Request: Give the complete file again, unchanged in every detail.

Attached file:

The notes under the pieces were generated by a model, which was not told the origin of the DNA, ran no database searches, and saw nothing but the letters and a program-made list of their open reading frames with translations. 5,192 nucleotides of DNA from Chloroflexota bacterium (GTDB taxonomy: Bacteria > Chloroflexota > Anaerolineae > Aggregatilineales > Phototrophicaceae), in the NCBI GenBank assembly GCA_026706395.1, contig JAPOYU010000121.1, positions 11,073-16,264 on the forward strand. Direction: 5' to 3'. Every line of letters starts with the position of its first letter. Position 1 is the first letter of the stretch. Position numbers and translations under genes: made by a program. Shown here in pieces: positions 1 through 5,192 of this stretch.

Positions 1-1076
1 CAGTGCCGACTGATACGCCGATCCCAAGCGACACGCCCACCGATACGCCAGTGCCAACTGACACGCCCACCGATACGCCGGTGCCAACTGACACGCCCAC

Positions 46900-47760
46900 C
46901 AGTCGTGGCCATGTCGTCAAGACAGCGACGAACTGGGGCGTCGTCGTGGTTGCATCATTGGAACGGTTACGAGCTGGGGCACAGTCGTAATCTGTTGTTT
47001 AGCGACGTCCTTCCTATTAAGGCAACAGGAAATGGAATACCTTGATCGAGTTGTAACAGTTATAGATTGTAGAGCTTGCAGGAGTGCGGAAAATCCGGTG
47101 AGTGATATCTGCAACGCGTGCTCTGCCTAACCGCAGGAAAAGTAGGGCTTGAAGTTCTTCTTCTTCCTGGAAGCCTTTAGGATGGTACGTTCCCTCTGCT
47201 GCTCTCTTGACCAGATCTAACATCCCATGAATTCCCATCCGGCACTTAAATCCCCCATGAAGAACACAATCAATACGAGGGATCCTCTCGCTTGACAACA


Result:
The notes under the pieces were generated by a model, which was not told the origin of the DNA, ran no database searches, and saw nothing but the letters and a program-made list of their open reading frames with translations. 5,192 nucleotides of DNA from Chloroflexota bacterium (GTDB taxonomy: Bacteria > Chloroflexota > Anaerolineae > Aggregatilineales > Phototrophicaceae), in the NCBI GenBank assembly GCA_026706395.1, contig JAPOYU010000121.1, positions 11,073-16,264 on the forward strand. Direction: 5' to 3'. Every line of letters starts with the position of its first letter. Position 1 is the first letter of the stretch. Position numbers and translations under genes: made by a program. Shown here in pieces: positions 1 through 5,192 of this stretch.

Positions 1-1076
1 CAGTGCCGACTGATACGCCGATCCCAAGCGACACGCCCACCGATACGCCAGTGCCAACTGACACGCCCACCGATACGCCGGTGCCAACTGACACGCCCAC

Positions 46900-47760
46900 C
46901 AGTCGTGGCCATGTCGTCAAGACAGCGACGAACTGGGGCGTCGTCGTGGTTGCATCATTGGAACGGTTACGAGCTGGGGCACAGTCGTAATCTGTTGTTT
47001 AGCGACGTCCTTCCTATTAAGGCAACAGGAAATGGAATACCTTGATCGAGTTGTAACAGTTATAGATTGTAGAGCTTGCAGGAGTGCGGAAAATCCGGTG
47101 AGTGATATCTGCAACGCGTGCTCTGCCTAACCGCAGGAAAAGTAGGGCTTGAAGTTCTTCTTCTTCCTGGAAGCCTTTAGGATGGTACGTTCCCTCTGCT
47201 GCTCTCTTGACCAGATCTAACATCCCATGAATTCCCATCCGGCACTTAAATCCCCCATGAAGAACACAATCAATACGAGGGATCCTCTCGCTTGACAACA